Journalist Zainab Abdulamir has urged greater collaboration between the private and public sectors in order to facilitate job creation for young people. She says youth unemployment will become a substantial problem for the future if more isn’t done to expand opportunities for challenging roles for graduates in the private sector.
Zainab said that there is a desire for change in Bahrain and for “new blood” in the Parliament, which gives greater momentum to candidates representing the youth. Regarding the housing crisis she said that this should be addressed through local developers, companies and banks, to avoid depleting the national budget.
Zainab said she had gained political experience from nine years of covering parliamentary sessions as a journalist. She caught the media’s attention by giving away promotional car stickers which covered the entire rear window. @zainabaameer
Dr. Abdullah Ahmed Isa Ali al-Dirazi
Deputy-head of the National Institution for Human Rights, Al-Dirazi told journalists that there was a need for human rights specialists and experts in law in the Parliament. Al-Dirazi is a well-known figure and his candidacy announcement caused a flurry of interest in the media.
Al-Dirazi made newspaper headlines with his campaign claim that “the right to an appropriate standard of living… is an achievable goal”. He has stated that minimum wage levels should be raised. Al-Dirazi promised to put pressure on the Government to issue a time table for delivering on public demands concerning the housing issue.
Al-Dirazi has called for the Capital Governorate to be prioritized for improving public infrastructure. He stressed that service provision was particularly poor in many of the villages and paved roads had been neglected.
Responding to attacks against his billboards, Al-Dirazi observed that “it is unfortunate that there are people in society who want to target those who want the country to move forward”. The media noted the irony that Al-Dirazi’s NIHR which is tasked with “monitoring attempts to intimidate election candidates and attacks on their property”.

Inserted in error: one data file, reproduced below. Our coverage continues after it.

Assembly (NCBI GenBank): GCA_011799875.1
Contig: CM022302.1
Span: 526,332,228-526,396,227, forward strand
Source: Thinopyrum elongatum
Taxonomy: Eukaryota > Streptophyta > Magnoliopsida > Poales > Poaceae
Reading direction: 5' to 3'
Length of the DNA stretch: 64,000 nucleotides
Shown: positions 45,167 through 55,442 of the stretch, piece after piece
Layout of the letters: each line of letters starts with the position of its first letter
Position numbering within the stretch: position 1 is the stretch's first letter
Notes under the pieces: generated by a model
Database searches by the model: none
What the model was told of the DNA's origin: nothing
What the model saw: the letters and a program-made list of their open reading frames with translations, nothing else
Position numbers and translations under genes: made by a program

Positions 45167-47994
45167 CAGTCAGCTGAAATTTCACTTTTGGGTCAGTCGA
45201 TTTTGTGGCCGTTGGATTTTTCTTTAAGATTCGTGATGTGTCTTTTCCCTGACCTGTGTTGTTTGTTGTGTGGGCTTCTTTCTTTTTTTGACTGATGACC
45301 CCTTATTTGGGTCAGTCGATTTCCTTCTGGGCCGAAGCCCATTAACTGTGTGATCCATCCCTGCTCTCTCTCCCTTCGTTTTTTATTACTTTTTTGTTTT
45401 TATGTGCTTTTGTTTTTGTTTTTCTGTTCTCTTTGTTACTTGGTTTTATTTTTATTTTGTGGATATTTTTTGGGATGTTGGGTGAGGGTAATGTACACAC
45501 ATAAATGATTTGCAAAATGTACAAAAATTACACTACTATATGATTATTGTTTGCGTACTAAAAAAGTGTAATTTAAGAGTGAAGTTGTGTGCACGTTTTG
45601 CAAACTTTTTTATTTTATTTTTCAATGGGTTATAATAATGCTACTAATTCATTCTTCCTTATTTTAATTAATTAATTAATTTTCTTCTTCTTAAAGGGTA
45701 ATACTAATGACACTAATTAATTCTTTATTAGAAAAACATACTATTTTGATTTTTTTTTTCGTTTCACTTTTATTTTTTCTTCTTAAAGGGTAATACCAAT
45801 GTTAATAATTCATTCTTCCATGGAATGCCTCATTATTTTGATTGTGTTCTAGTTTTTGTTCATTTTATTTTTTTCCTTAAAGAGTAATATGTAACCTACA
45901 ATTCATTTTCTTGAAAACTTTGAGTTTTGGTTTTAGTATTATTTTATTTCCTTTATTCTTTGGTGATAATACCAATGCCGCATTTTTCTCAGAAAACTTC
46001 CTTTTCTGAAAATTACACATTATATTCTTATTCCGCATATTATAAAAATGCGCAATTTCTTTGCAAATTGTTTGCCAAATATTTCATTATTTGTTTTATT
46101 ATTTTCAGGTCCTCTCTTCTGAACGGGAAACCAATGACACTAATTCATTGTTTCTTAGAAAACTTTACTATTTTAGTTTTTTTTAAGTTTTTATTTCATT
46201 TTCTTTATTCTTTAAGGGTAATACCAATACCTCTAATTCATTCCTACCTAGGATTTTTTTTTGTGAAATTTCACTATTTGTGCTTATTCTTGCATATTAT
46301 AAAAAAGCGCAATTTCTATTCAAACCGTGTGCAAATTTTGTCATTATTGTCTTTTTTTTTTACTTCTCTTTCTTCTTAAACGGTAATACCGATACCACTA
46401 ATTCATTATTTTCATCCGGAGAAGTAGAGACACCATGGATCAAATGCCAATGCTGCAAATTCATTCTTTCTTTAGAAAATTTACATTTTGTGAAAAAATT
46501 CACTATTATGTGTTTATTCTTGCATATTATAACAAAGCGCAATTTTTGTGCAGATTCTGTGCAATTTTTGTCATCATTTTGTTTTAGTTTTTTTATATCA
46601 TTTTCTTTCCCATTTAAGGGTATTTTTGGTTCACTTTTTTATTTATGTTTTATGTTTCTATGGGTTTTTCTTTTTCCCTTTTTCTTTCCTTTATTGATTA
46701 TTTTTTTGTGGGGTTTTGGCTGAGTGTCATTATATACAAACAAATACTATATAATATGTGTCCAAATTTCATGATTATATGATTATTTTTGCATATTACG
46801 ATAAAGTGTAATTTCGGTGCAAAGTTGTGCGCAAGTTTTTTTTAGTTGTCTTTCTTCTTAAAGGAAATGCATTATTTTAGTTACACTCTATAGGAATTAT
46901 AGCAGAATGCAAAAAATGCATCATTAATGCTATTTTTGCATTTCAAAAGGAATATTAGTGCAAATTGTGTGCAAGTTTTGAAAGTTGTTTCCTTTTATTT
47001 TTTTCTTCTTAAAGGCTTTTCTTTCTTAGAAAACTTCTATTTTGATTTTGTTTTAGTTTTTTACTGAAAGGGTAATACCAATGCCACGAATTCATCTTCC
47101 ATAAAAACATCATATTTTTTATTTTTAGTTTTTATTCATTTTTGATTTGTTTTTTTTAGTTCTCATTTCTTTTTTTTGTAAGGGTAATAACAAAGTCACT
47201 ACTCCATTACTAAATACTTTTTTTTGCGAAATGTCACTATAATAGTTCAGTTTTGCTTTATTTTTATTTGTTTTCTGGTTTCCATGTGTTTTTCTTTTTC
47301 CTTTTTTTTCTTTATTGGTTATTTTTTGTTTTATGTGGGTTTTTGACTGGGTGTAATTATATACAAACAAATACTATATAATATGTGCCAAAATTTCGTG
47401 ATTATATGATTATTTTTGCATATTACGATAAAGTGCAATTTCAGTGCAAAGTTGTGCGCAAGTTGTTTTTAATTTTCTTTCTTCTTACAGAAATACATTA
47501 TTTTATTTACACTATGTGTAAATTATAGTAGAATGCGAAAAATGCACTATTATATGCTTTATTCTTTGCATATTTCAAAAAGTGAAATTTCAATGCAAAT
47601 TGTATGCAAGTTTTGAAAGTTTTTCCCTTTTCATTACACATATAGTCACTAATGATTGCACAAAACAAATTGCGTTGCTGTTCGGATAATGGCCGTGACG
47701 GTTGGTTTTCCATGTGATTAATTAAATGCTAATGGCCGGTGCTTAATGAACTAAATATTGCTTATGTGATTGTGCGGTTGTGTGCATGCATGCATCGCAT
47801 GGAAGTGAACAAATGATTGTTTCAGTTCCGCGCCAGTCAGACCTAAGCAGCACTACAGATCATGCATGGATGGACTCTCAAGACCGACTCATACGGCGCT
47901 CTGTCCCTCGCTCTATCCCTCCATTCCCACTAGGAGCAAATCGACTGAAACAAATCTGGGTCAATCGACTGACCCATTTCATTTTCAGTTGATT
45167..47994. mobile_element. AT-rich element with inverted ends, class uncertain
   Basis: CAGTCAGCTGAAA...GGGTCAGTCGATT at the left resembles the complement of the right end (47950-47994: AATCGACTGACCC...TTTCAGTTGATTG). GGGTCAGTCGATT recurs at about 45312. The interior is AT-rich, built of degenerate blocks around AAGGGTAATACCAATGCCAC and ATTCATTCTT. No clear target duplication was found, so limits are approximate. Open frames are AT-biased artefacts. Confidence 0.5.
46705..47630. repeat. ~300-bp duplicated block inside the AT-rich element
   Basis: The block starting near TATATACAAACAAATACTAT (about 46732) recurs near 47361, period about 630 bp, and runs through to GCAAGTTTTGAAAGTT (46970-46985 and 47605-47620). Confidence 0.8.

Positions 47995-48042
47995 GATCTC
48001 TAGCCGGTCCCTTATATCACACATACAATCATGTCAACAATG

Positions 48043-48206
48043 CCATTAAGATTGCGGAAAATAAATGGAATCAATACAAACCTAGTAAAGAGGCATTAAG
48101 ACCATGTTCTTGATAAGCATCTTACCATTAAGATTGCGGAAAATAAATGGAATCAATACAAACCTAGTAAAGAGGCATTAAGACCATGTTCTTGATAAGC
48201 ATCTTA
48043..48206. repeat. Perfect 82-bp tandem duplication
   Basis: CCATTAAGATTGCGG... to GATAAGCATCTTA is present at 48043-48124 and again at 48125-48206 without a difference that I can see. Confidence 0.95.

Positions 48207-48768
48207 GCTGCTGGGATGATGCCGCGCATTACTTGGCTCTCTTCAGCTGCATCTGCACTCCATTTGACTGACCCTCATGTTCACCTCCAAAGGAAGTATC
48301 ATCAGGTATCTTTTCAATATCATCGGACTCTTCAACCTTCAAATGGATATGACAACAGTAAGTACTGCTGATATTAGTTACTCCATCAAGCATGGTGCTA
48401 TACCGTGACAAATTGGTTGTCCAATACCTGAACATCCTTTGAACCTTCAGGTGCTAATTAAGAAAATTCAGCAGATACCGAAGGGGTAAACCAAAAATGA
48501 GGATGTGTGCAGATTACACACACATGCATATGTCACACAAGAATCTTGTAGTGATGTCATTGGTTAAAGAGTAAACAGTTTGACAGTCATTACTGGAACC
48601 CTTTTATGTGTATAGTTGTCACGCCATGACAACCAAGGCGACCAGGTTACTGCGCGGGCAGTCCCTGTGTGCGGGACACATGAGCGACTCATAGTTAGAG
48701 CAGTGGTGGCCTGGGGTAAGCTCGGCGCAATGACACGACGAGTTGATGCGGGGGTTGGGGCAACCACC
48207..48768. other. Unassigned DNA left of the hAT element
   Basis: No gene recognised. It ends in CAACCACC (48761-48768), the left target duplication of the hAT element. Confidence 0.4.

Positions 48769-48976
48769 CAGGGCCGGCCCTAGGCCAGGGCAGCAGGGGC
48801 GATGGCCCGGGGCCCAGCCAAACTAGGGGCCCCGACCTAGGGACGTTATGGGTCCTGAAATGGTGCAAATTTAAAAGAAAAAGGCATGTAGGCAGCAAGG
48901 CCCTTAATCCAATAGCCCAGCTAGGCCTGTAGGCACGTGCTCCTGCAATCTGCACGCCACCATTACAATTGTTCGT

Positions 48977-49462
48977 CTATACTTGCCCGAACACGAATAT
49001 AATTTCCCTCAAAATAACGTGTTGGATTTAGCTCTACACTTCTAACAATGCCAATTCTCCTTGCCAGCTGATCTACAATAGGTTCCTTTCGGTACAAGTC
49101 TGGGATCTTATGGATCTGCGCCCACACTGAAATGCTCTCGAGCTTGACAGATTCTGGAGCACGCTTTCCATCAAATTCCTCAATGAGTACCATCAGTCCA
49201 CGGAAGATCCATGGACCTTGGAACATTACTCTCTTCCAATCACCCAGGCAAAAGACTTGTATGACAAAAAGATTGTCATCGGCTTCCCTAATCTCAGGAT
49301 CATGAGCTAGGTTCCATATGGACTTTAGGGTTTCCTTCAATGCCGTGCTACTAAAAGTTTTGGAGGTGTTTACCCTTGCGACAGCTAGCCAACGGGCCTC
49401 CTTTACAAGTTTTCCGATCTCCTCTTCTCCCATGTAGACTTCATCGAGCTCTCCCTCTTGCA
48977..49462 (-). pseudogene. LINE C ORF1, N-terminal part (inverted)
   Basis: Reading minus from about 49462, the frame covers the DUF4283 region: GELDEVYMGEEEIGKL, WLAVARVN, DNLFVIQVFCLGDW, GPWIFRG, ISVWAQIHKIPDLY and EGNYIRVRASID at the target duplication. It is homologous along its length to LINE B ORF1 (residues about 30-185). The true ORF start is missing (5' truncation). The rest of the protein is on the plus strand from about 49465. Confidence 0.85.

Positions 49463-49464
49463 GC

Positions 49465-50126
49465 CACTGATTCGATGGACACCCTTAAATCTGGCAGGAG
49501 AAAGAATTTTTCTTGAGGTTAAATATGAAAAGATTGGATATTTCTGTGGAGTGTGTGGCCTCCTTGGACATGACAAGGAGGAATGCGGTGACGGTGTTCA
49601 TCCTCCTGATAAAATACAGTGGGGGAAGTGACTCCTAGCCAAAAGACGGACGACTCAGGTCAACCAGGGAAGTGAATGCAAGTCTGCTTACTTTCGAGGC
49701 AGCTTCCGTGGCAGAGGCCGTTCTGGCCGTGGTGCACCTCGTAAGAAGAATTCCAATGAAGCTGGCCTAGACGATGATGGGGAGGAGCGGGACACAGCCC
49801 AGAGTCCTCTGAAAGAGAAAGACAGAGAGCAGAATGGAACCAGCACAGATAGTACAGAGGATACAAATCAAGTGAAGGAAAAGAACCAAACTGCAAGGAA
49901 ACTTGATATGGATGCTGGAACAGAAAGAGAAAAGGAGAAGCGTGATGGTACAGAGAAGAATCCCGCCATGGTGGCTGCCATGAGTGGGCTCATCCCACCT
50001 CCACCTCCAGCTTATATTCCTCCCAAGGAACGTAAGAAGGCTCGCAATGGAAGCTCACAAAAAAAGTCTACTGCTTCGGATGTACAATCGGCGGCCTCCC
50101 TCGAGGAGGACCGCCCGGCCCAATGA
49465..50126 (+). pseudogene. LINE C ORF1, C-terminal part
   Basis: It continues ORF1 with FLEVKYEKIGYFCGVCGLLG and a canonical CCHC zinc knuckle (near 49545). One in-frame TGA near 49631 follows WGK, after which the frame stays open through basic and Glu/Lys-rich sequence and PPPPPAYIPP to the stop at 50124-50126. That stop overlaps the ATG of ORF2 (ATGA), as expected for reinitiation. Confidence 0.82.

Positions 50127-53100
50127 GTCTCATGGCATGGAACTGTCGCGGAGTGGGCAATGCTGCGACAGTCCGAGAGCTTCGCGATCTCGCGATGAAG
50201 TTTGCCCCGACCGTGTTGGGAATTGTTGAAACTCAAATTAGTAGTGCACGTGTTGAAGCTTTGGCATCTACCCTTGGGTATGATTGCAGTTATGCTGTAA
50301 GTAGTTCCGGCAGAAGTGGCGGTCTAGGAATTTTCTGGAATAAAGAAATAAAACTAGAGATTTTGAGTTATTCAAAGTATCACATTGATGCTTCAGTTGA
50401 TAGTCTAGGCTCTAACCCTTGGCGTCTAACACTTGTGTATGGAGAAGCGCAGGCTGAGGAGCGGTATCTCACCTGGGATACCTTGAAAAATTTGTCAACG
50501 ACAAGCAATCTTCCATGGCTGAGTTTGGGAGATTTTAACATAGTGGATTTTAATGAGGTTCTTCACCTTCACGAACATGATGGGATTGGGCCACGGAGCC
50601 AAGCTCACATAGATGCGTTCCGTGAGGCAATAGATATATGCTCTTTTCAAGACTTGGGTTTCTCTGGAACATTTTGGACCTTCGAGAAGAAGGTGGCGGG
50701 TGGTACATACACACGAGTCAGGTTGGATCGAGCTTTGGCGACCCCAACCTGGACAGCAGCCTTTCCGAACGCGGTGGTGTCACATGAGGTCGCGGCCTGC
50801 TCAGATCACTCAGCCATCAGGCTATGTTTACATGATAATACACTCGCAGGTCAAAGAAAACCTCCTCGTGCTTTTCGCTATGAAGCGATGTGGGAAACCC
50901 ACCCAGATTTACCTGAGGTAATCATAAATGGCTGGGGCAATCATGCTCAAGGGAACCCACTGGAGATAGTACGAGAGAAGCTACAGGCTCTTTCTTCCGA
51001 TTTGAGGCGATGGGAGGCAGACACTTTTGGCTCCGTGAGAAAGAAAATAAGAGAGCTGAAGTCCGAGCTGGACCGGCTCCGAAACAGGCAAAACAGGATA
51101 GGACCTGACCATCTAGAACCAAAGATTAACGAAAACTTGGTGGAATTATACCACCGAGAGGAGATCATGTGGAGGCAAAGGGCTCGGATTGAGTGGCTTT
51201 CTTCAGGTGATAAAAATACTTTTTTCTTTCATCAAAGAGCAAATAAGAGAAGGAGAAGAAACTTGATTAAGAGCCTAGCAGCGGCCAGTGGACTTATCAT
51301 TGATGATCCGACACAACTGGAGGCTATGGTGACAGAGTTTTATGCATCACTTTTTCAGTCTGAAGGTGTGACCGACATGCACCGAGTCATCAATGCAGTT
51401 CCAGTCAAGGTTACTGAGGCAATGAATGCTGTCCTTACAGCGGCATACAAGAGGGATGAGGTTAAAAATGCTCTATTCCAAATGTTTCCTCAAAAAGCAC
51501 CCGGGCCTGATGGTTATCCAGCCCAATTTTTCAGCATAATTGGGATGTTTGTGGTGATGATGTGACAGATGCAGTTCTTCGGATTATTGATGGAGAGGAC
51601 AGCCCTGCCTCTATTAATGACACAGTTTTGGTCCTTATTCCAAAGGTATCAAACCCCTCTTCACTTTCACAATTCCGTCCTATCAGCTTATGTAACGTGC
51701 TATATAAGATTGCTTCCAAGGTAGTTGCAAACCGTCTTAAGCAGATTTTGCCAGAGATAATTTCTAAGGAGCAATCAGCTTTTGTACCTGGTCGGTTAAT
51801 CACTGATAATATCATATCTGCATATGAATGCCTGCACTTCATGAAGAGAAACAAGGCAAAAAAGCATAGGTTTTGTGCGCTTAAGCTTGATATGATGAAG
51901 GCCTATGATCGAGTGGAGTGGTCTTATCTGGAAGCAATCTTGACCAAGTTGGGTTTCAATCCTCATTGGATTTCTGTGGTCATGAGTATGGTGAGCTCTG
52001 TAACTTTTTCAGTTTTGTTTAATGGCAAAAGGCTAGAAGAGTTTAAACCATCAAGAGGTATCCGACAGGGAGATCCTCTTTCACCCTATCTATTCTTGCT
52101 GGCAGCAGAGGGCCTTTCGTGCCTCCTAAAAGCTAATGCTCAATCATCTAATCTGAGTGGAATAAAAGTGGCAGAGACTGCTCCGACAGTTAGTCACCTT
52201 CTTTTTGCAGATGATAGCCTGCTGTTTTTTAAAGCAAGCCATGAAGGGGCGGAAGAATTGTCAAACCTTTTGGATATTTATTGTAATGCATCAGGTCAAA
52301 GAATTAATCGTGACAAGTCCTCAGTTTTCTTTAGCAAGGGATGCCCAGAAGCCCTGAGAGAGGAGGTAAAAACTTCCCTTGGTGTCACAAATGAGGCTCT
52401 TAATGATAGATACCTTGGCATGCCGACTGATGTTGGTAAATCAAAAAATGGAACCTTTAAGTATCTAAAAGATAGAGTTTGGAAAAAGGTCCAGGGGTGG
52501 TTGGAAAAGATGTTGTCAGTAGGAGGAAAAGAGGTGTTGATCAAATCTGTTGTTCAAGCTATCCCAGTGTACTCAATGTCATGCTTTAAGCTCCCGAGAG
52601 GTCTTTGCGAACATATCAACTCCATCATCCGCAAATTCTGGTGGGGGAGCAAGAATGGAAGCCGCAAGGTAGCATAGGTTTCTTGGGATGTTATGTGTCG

Al-Dirazi has caused for education reform, including ensuring that in private schools the “educational factor is prioritized over profits”. @AbdulaDurazi
Osamah Abdulhamid Ahmed al-Khajah
Businessman Al-Khajah has extensively discussed the housing crisis, in the light of 40,000 outstanding applications and continually rising prices of building materials. Al-Khajah said that greater efforts were needed and a revised look at the outstanding regulations concerning housing provision. His campaign uses the slogan “With your vote we’ll build the nation”.
Osamah narrowly missed out on a seat in the 2011 by-election, having defeated Sumayah al-Jowder in the first round (with Al-Khajah obtaining 42% and Sumayah only 26%), she beat him in the second, 1,725 votes to 1,660.
Khalid Ibrahim Ali Jassim al-Quwwati
Ridha Ahmed Mohammed Hassan Shukrallah
Shukrallah has called for greater efforts to reach consensus between the various components of Bahrain’s society, saying that national reconciliation was his priority if elected. He said that the coming Parliament “could not ignore the importance of eradicating political strife”.
Shukrallah: “Let us strive ourselves to restore Bahrain to being a source of emulation, through our love. Our strength and our wisdom”.
Shukrallah has strongly backed “all the initiatives” of Bahrain’s Crown Prince for promoting the economy, furthering dialogue and reconciliation and combatting corruption.
Areas covered: Nabih Saleh, Sitra, Industrial Area, Marqoban, Mahaza
Winning candidate: Majid al-Asfour
Withdrawn candidates: Amin Mansour, Jaffar Abdullah
Housing blocks: 380, 381, 382, 601, 602, 603, 604, 605, 606
Registered voters: 9,372
Majid al-Asfour wins by default in Sitra
When the dust settled after the registration process, there were three candidates standing for the Sitra constituency; Majid al-Asfour, Amin Mansour and Jaffar Abdullah.
Shia cleric Majid al-Asfour was the favourite candidate throughout and gained the most media attention. This was also a campaign marred by boycott threats and attacks by local militants on anything related to the elections. Al-Asfour had his property attacked and his car set alight.
These factors possibly contributed to the decision made by the other two candidates on 9 November to withdraw in favour of Majid al-Asfour. Reportedly, at least one of the candidates phoned Al-Asfour and told him of the decision to withdraw and that he was the preferred and more experienced candidate.
After the announcement by the Justice Ministry of his win, Al-Asfour told the media: “I will do everything I can to find jobs for the unemployed in the constituency. Considering that our area is surrounded by factories, I will do whatever I can to ensure that these factories contribute to employing the unemployed young people in this constituency”.
Dr. Majid Muhsin Mohammed al-Asfour
Al-Asfour during his campaign told the press: “Everything grinds to a halt if there is no security. Therefore the necessary steps must be taken because we all need security, which is necessary for exercising freedoms”.